Two-thirds of cases of malignant ascites are caused by peritoneal carcinomatosis. The most common tumors causing carcinomatosis are primary adenocarcinomas of the ovary, uterus, pancreas, stomach, colon, lung, or breast. The remaining one-third is due to lymphatic obstruction or portal hypertension due to hepatocellular carcinoma or diffuse hepatic metastases. Patients present with nonspecific abdominal discomfort and weight loss associated with increased abdominal girth. Nausea or vomiting may be caused by partial or complete intestinal obstruction. Abdominal CT may be useful to demonstrate the primary malignancy or hepatic metastases but seldom confirms the diagnosis of peritoneal carcinomatosis. In patients with carcinomatosis, paracentesis demonstrates a low serum ascites-albumin gradient (less than 1.1 mg/dL), an increased total protein (greater than 2.5 g/dL), and an elevated white cell count (often both neutrophils and mononuclear cells) but with a lymphocyte predominance. Cytology is positive in over 95%, but laparoscopy may be required in patients with negative cytology to confirm the diagnosis and to exclude tuberculous peritonitis, with which it may be confused. Malignant ascites attributable to portal hypertension usually is associated with an increased serum ascites-albumin gradient (greater than 1.1 g/dL), a variable total protein, and negative ascitic cytology. Ascites caused by peritoneal carcinomatosis does not respond to diuretics.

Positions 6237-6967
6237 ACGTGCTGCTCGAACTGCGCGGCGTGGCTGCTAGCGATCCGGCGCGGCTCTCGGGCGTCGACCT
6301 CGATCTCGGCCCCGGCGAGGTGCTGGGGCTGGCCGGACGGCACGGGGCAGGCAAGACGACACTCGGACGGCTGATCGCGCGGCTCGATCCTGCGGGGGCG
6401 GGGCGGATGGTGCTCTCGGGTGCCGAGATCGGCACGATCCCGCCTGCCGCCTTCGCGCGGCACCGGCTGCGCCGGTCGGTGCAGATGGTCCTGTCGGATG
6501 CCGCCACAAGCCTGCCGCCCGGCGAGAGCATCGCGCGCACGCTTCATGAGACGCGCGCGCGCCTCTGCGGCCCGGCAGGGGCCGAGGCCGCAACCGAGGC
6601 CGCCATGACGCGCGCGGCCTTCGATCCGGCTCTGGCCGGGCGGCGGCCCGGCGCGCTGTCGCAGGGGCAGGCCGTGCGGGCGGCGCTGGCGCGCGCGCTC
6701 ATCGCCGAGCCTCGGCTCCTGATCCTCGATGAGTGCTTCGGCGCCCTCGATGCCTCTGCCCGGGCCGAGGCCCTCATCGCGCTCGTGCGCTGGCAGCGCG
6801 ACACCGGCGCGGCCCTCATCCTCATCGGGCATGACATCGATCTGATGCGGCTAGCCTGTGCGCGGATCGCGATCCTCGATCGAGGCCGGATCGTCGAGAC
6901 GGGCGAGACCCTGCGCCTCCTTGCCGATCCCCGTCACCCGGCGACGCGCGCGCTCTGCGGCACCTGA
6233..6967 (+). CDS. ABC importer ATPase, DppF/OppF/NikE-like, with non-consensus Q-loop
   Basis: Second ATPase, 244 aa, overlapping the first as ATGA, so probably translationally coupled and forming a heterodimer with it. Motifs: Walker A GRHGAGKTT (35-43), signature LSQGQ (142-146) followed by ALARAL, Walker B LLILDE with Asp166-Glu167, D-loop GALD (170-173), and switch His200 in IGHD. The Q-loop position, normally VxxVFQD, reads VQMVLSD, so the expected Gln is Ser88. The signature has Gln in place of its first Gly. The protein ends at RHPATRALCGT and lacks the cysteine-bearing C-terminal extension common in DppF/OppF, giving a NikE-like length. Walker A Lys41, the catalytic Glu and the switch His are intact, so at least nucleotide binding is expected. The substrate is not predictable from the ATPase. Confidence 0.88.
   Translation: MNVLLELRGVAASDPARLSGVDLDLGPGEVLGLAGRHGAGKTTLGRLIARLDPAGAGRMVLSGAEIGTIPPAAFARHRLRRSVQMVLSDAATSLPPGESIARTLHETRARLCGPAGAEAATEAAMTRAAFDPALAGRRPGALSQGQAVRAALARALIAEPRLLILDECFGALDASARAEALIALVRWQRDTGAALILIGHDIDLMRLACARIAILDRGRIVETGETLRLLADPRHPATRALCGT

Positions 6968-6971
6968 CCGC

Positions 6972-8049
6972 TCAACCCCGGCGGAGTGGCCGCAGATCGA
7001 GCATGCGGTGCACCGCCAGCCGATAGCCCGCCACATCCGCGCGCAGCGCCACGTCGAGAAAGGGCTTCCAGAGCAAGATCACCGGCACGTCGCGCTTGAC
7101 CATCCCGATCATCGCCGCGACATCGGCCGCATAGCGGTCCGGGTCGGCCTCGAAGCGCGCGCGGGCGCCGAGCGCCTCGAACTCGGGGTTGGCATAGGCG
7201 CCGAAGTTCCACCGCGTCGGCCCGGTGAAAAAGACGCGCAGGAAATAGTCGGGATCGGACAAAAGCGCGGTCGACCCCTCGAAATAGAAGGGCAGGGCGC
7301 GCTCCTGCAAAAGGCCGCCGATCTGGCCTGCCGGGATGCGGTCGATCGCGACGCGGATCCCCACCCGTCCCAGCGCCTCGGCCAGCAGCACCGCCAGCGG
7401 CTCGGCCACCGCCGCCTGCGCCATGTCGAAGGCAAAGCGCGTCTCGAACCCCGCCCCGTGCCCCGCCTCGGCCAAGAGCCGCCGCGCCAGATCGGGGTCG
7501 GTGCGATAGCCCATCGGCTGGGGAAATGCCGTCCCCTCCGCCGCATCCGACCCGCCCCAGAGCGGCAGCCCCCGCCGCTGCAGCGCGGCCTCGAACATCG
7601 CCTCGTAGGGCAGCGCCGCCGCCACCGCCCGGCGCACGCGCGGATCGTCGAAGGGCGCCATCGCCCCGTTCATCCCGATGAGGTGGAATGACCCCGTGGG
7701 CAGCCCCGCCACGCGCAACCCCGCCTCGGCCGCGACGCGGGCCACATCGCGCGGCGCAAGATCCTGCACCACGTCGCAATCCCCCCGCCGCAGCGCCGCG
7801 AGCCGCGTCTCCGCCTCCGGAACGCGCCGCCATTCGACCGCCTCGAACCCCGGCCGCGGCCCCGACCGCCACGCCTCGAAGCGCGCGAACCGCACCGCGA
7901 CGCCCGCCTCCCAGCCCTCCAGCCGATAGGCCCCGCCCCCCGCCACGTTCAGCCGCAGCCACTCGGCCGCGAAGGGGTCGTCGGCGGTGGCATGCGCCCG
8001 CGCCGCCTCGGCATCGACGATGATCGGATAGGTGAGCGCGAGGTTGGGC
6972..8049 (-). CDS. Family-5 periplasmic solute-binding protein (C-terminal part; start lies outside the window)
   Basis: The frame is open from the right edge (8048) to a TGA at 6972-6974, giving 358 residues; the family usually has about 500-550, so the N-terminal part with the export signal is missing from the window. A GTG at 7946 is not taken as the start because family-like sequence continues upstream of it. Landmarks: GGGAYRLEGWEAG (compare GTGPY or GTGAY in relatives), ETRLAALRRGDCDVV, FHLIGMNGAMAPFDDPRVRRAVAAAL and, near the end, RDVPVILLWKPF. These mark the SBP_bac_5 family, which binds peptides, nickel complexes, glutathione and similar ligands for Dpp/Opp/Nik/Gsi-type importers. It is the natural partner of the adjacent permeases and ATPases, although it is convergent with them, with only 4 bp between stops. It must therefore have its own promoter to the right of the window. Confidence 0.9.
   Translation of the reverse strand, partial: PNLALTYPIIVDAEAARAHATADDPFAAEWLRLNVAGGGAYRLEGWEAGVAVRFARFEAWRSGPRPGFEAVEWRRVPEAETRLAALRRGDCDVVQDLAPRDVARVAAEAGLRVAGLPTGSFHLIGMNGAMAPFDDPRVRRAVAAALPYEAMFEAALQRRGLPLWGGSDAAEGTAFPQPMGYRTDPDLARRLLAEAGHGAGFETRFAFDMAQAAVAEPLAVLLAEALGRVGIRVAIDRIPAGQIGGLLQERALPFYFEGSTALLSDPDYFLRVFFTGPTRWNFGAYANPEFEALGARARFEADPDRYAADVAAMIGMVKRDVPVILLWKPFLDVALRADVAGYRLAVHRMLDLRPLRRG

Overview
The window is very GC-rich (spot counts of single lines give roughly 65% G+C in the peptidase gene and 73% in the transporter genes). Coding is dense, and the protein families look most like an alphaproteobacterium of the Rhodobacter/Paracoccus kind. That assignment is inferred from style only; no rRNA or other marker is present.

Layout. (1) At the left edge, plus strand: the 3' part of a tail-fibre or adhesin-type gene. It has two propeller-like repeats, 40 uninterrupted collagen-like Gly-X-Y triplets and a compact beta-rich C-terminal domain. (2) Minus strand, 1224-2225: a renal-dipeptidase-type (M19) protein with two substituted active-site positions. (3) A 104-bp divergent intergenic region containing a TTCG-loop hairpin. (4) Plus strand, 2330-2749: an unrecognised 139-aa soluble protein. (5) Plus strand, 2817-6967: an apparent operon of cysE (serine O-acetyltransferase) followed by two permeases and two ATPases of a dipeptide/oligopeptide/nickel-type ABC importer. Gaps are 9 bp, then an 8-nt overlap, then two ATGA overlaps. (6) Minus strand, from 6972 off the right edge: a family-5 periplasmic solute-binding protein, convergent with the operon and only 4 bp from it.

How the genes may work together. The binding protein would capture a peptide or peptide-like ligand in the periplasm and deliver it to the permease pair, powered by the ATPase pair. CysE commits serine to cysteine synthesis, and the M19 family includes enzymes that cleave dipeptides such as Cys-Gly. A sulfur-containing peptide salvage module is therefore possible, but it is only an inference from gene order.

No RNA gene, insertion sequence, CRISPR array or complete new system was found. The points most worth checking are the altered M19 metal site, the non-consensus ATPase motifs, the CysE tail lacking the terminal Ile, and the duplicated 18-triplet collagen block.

Patients may be treated with periodic large-volume paracentesis for symptomatic relief. Indwelling catheters can be left in place for patients approaching the end of life who require periodic paracentesis for symptomatic relief. Intraperitoneal chemotherapy is sometimes used to shrink the tumor, but the overall prognosis is extremely poor, with only 10% survival at 6 months. Ovarian cancers represent an exception to this rule. With newer treatments consisting of surgical debulking and intraperitoneal chemotherapy, long-term survival from ovarian cancer is possible.